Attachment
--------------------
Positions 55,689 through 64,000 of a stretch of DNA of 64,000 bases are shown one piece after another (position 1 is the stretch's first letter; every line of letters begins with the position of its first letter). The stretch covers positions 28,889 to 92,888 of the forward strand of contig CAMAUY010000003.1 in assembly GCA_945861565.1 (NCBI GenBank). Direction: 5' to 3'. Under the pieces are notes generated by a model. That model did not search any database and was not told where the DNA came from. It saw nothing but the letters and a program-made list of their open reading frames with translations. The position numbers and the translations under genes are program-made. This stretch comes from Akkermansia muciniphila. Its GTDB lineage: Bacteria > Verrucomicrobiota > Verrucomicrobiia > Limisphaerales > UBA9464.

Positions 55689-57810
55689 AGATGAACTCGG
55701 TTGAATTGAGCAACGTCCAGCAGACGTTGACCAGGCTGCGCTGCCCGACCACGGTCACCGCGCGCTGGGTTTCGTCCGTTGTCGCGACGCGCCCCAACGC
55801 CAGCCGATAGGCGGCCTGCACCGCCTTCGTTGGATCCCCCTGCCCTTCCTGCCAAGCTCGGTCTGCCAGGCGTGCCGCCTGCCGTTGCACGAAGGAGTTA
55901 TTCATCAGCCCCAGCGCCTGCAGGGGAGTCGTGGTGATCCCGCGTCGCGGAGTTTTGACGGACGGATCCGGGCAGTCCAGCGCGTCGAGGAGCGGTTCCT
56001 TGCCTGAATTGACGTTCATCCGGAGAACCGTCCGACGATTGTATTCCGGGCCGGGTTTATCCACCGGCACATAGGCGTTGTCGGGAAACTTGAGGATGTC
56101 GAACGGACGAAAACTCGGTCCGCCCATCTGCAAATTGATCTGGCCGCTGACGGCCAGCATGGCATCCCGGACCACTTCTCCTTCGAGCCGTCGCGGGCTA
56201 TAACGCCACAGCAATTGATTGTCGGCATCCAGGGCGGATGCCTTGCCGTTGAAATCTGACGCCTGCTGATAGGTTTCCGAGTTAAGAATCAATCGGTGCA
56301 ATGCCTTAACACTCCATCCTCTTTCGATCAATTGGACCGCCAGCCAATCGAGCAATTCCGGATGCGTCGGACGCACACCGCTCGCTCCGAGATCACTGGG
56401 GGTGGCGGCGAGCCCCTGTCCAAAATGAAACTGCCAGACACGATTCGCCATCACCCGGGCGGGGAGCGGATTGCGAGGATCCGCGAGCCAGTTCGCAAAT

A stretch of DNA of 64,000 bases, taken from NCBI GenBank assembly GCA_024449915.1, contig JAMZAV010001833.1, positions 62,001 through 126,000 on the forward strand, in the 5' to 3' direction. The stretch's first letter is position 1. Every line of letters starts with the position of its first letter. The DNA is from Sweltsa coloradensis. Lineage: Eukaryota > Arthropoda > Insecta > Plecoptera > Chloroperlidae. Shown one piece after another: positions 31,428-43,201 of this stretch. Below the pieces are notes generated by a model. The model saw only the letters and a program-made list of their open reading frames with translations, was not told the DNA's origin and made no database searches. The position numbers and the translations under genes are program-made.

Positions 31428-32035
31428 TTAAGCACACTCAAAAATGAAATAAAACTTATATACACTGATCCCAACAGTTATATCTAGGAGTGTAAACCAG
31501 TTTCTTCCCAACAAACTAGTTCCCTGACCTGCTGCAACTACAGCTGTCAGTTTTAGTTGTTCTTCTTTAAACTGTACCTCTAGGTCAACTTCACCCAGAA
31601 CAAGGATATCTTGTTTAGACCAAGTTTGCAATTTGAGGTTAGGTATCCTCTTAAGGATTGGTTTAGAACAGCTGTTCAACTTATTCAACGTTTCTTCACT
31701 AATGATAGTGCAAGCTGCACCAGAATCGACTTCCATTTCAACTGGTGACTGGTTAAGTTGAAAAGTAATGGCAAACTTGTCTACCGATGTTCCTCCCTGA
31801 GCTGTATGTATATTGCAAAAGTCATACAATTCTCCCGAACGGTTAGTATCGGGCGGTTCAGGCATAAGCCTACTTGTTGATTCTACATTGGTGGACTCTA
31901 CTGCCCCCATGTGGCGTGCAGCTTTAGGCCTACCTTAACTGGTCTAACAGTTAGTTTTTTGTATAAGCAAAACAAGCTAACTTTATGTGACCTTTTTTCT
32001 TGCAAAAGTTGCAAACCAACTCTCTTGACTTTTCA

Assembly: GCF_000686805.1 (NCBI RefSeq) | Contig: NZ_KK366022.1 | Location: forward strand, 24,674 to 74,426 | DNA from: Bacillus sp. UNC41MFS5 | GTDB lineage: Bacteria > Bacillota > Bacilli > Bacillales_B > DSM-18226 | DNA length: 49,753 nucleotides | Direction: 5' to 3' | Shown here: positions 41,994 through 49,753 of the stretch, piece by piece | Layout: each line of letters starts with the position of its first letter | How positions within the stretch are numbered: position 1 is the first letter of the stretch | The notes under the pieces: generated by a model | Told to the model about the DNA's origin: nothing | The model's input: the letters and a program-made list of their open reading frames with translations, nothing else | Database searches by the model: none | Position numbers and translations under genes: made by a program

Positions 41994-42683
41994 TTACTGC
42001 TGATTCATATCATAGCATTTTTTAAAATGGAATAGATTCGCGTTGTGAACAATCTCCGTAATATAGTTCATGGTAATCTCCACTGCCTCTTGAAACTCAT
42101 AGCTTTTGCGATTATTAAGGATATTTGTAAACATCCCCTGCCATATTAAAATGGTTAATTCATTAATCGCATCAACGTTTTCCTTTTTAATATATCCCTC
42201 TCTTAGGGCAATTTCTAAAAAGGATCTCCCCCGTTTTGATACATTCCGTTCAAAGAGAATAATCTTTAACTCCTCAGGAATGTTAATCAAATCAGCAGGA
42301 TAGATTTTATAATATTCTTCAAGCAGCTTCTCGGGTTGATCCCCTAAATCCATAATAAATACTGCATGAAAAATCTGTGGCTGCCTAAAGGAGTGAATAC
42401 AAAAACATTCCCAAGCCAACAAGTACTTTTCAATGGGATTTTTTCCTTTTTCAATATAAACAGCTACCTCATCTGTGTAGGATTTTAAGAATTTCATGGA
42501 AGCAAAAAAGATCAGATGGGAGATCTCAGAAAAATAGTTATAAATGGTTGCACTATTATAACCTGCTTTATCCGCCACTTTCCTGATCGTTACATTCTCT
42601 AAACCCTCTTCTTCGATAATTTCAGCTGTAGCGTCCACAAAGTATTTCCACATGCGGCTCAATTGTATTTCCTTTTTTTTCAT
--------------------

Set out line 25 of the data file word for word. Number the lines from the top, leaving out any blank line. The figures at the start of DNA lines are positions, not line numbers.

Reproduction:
42101 AGCTTTTGCGATTATTAAGGATATTTGTAAACATCCCCTGCCATATTAAAATGGTTAATTCATTAATCGCATCAACGTTTTCCTTTTTAATATATCCCTC